I have found thay age old Yoga and pranyama ( a kind of breathing exercise ) similar to transcendental meditation along with a combination of western mind,body and spirit concept Neuro-Linguistic-Psychlogy greatly helps the diabetes patients to diabetes self management.I have personally experimentend in myself and later to many diabetic patients in our country.Now I would like to take you through a workshop and seminars per invitation.Free From Diabetes Foundation is a non-profit charity organisation ready to help you with this new knowledge ands wisdom through seminars and workshops.

  • Haidee

    I started out that morning with a real swing in my step. I was heading down to Boston to the Diabetes Expo put on by the ADA. My original plan was to have a both at these big city convention centers to market my book and network with all the diabetes folk I would rub elbows with there. The ADA wasn’t too gung-ho on my book, collectively, although individuals from there who read it gave me great feedback. So I thought I’d just pass out the little postcards I’ve had made up and try to present myself in a good light. I had been to the Boston Boat Show on Valentine’s Day, a month to the day ago, so I was pretty confident that I could get myself back to that same spot. Well, turns out it wasn’t at the convention center but the world trade center. Quite a different venue let me tell you. The Boat Show was in a modern, clean and bright room that simply dwarfed the boats that were dry-docked there. Huge window above you opened to the sky and let in the sun. I walked across the bridge to the world trade center, found a sign for the Diabetes Expo and followed the arrows to the basement of some building. It was dark, it was dirty, the bathrooms were filthy. It took me a while to come to my senses because I was so unprepared for when I found. It was unorganized. It was depressing.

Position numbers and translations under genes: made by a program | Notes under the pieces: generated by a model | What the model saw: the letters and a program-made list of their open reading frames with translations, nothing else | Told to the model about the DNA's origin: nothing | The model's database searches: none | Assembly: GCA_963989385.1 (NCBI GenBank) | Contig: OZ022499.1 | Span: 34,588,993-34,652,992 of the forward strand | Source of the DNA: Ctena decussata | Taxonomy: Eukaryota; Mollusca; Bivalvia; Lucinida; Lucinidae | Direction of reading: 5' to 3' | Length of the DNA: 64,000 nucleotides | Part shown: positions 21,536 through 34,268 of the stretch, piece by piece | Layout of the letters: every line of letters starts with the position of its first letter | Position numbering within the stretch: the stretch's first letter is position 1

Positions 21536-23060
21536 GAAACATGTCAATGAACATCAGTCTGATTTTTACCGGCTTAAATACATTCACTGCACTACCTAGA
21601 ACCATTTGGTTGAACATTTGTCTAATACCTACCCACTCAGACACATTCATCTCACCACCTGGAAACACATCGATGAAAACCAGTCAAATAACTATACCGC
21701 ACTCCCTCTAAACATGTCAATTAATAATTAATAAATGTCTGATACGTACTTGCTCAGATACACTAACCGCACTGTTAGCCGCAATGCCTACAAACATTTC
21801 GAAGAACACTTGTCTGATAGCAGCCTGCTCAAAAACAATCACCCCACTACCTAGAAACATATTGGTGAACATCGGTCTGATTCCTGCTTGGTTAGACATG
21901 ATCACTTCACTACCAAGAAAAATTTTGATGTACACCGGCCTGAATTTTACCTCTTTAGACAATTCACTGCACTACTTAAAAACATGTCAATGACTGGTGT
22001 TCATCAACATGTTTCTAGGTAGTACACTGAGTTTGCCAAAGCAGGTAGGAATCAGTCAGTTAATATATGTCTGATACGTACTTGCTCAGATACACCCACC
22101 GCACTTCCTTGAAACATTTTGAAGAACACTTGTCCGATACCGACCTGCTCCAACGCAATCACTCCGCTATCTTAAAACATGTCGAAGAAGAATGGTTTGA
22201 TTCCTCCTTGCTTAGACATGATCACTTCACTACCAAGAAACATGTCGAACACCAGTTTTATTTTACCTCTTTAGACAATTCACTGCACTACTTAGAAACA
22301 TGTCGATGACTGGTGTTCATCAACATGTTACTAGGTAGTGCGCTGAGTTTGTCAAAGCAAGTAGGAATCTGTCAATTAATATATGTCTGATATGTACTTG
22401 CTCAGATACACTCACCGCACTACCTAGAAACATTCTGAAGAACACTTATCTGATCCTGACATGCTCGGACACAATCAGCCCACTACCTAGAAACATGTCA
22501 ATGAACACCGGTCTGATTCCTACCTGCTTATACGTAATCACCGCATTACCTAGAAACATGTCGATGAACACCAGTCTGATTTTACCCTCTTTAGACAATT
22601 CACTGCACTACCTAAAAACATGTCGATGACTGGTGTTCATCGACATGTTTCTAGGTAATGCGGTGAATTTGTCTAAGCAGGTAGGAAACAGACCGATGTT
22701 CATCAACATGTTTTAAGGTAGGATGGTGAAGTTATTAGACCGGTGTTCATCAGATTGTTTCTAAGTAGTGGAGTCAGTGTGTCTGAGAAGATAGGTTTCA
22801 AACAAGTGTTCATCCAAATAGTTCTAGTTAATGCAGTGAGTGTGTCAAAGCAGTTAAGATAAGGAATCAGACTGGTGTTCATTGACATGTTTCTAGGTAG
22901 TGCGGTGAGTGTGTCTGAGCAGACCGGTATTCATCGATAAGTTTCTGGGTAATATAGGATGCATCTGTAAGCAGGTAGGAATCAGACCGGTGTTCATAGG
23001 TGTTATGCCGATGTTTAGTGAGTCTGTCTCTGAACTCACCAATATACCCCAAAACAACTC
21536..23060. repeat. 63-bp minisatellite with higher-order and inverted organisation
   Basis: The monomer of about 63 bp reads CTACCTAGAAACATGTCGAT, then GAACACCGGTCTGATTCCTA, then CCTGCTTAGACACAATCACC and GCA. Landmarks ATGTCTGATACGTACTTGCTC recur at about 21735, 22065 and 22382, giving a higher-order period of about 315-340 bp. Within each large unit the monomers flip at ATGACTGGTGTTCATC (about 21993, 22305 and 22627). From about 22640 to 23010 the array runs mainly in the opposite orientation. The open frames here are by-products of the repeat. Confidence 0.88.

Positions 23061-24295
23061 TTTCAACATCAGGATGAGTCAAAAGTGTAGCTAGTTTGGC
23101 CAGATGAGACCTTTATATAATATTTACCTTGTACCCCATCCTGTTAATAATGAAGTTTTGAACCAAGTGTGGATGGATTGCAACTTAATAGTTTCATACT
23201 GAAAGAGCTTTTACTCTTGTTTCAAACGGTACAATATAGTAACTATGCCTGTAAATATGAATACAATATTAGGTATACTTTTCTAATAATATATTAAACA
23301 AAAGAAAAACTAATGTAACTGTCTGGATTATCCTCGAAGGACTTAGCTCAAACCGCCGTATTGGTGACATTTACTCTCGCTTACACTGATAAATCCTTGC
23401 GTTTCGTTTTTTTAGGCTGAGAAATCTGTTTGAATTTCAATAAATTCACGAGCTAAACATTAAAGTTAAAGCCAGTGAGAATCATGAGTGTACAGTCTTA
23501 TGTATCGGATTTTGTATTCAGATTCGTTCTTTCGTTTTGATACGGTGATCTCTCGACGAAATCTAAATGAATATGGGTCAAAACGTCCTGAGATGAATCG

There was no specific Type 1 section, which I found somewhat upsetting. Especially since I thought all of the attention was given to Type 2s, not an equal distribution. I was disheartened, to say the least. Although I had a new outlook on my book being neglected by the ADA: I don’t want to be associated with this event. I want the face of diabetes to be more diverse, full of healthier people and successful ones. What I found at the Expo was a bunch of sick individuals making up the diabetic community. Is it any wonder that fundraising is difficult? It’s a tough topic to skirt around delicately: would I give any money to people who have a disease they could’ve more than likely prevented though lifestyle change?

    Now I’m of the mind that it was good that I went down to Boston: talk about an eye-opening experience.